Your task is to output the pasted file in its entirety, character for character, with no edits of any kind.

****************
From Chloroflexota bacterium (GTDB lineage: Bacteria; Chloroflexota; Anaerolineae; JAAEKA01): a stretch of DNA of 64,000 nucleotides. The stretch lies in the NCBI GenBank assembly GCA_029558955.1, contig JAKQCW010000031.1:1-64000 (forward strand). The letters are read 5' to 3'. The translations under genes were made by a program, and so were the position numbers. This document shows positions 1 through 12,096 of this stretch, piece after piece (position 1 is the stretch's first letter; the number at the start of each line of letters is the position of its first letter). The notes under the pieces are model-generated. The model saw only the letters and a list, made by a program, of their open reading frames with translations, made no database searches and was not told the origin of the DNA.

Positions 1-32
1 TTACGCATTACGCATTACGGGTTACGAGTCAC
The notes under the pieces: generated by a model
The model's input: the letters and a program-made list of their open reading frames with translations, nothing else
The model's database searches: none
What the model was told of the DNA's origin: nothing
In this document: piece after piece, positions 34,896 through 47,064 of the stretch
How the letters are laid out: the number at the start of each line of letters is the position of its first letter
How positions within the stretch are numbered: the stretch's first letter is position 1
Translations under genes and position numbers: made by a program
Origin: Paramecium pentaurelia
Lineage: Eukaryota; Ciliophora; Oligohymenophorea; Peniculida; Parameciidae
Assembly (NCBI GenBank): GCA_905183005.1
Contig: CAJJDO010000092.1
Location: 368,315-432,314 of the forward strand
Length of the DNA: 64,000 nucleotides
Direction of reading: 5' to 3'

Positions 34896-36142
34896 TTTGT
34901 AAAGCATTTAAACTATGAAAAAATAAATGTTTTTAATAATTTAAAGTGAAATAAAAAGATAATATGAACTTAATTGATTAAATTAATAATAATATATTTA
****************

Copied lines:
From Chloroflexota bacterium (GTDB lineage: Bacteria; Chloroflexota; Anaerolineae; JAAEKA01): a stretch of DNA of 64,000 nucleotides. The stretch lies in the NCBI GenBank assembly GCA_029558955.1, contig JAKQCW010000031.1:1-64000 (forward strand). The letters are read 5' to 3'. The translations under genes were made by a program, and so were the position numbers. This document shows positions 1 through 12,096 of this stretch, piece after piece (position 1 is the stretch's first letter; the number at the start of each line of letters is the position of its first letter). The notes under the pieces are model-generated. The model saw only the letters and a list, made by a program, of their open reading frames with translations, made no database searches and was not told the origin of the DNA.

Positions 1-32
1 TTACGCATTACGCATTACGGGTTACGAGTCAC
The notes under the pieces: generated by a model
The model's input: the letters and a program-made list of their open reading frames with translations, nothing else
The model's database searches: none
What the model was told of the DNA's origin: nothing
In this document: piece after piece, positions 34,896 through 47,064 of the stretch
How the letters are laid out: the number at the start of each line of letters is the position of its first letter
How positions within the stretch are numbered: the stretch's first letter is position 1
Translations under genes and position numbers: made by a program
Origin: Paramecium pentaurelia
Lineage: Eukaryota; Ciliophora; Oligohymenophorea; Peniculida; Parameciidae
Assembly (NCBI GenBank): GCA_905183005.1
Contig: CAJJDO010000092.1
Location: 368,315-432,314 of the forward strand
Length of the DNA: 64,000 nucleotides
Direction of reading: 5' to 3'

Positions 34896-36142
34896 TTTGT
34901 AAAGCATTTAAACTATGAAAAAATAAATGTTTTTAATAATTTAAAGTGAAATAAAAAGATAATATGAACTTAATTGATTAAATTAATAATAATATATTTA